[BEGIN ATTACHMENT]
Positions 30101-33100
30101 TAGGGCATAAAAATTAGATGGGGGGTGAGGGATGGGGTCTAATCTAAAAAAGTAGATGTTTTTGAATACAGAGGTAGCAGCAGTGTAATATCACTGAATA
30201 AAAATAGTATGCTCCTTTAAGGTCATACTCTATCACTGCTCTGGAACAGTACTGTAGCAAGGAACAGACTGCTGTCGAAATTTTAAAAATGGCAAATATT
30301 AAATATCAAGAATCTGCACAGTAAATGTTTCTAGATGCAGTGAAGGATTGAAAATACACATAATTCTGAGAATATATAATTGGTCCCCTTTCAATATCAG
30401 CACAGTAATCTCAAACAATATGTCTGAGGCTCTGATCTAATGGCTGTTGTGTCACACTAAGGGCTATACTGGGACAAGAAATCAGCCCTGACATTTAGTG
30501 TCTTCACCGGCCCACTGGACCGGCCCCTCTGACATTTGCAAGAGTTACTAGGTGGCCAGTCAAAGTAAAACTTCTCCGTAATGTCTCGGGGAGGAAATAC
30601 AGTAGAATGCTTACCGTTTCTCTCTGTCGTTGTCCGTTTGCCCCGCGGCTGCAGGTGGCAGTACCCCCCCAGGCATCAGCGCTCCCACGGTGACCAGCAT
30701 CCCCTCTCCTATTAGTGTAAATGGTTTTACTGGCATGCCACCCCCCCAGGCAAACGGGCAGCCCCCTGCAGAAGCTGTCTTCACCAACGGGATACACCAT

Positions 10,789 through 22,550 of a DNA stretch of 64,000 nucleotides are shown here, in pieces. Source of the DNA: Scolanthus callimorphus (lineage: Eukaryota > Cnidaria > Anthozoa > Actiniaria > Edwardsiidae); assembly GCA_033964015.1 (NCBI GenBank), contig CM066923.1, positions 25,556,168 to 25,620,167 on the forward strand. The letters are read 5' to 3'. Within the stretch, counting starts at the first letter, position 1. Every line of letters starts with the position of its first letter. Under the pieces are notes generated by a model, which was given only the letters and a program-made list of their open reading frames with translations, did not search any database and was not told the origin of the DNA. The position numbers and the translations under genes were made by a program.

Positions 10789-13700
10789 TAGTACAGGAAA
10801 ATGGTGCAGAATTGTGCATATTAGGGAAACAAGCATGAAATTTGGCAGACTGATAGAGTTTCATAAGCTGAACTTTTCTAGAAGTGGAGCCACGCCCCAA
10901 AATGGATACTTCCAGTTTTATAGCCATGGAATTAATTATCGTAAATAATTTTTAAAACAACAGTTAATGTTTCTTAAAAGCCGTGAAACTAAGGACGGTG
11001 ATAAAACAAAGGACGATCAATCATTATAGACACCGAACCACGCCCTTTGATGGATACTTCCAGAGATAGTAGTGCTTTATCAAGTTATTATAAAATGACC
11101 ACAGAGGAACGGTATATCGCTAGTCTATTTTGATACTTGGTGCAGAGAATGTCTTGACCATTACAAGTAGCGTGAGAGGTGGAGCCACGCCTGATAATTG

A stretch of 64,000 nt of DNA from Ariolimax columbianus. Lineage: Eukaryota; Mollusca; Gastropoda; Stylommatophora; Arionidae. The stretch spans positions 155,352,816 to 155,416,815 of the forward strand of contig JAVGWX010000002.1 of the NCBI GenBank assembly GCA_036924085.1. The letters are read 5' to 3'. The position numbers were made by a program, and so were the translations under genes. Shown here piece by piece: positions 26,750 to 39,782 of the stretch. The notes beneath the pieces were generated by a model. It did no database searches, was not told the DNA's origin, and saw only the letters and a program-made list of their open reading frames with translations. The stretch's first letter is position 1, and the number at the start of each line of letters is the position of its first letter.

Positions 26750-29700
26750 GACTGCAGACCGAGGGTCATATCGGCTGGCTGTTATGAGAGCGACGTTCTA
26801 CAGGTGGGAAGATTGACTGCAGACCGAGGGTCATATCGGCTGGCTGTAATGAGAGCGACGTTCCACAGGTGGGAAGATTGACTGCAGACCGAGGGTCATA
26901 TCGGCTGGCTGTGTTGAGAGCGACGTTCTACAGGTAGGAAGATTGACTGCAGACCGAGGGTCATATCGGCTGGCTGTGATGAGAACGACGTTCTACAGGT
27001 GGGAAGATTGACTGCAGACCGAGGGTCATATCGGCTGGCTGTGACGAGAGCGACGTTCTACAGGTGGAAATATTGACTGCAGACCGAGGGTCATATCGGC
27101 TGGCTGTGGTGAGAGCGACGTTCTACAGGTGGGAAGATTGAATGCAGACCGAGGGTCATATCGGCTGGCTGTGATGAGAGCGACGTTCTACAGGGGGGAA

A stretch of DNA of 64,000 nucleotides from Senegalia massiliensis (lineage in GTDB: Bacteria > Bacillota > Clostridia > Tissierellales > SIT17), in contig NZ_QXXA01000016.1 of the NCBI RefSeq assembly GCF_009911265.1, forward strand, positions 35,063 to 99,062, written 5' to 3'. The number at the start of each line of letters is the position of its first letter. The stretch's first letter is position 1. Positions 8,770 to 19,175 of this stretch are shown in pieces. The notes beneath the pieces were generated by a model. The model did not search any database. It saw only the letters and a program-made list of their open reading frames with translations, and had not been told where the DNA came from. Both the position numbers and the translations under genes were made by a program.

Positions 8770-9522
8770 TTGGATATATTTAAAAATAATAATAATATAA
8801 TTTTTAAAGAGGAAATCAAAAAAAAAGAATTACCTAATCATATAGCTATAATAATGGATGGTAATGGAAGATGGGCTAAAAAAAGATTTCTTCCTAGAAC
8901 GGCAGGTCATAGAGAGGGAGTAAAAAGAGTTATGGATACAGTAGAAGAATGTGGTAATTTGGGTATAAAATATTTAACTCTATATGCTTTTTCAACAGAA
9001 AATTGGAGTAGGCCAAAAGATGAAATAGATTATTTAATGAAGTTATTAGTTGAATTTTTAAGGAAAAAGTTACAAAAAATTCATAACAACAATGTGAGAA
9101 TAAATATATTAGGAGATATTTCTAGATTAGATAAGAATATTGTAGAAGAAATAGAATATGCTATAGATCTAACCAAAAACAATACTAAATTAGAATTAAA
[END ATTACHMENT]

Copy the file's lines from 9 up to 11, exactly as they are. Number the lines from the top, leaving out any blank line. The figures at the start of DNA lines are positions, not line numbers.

Positions 10,789 through 22,550 of a DNA stretch of 64,000 nucleotides are shown here, in pieces. Source of the DNA: Scolanthus callimorphus (lineage: Eukaryota > Cnidaria > Anthozoa > Actiniaria > Edwardsiidae); assembly GCA_033964015.1 (NCBI GenBank), contig CM066923.1, positions 25,556,168 to 25,620,167 on the forward strand. The letters are read 5' to 3'. Within the stretch, counting starts at the first letter, position 1. Every line of letters starts with the position of its first letter. Under the pieces are notes generated by a model, which was given only the letters and a program-made list of their open reading frames with translations, did not search any database and was not told the origin of the DNA. The position numbers and the translations under genes were made by a program.

Positions 10789-13700
10789 TAGTACAGGAAA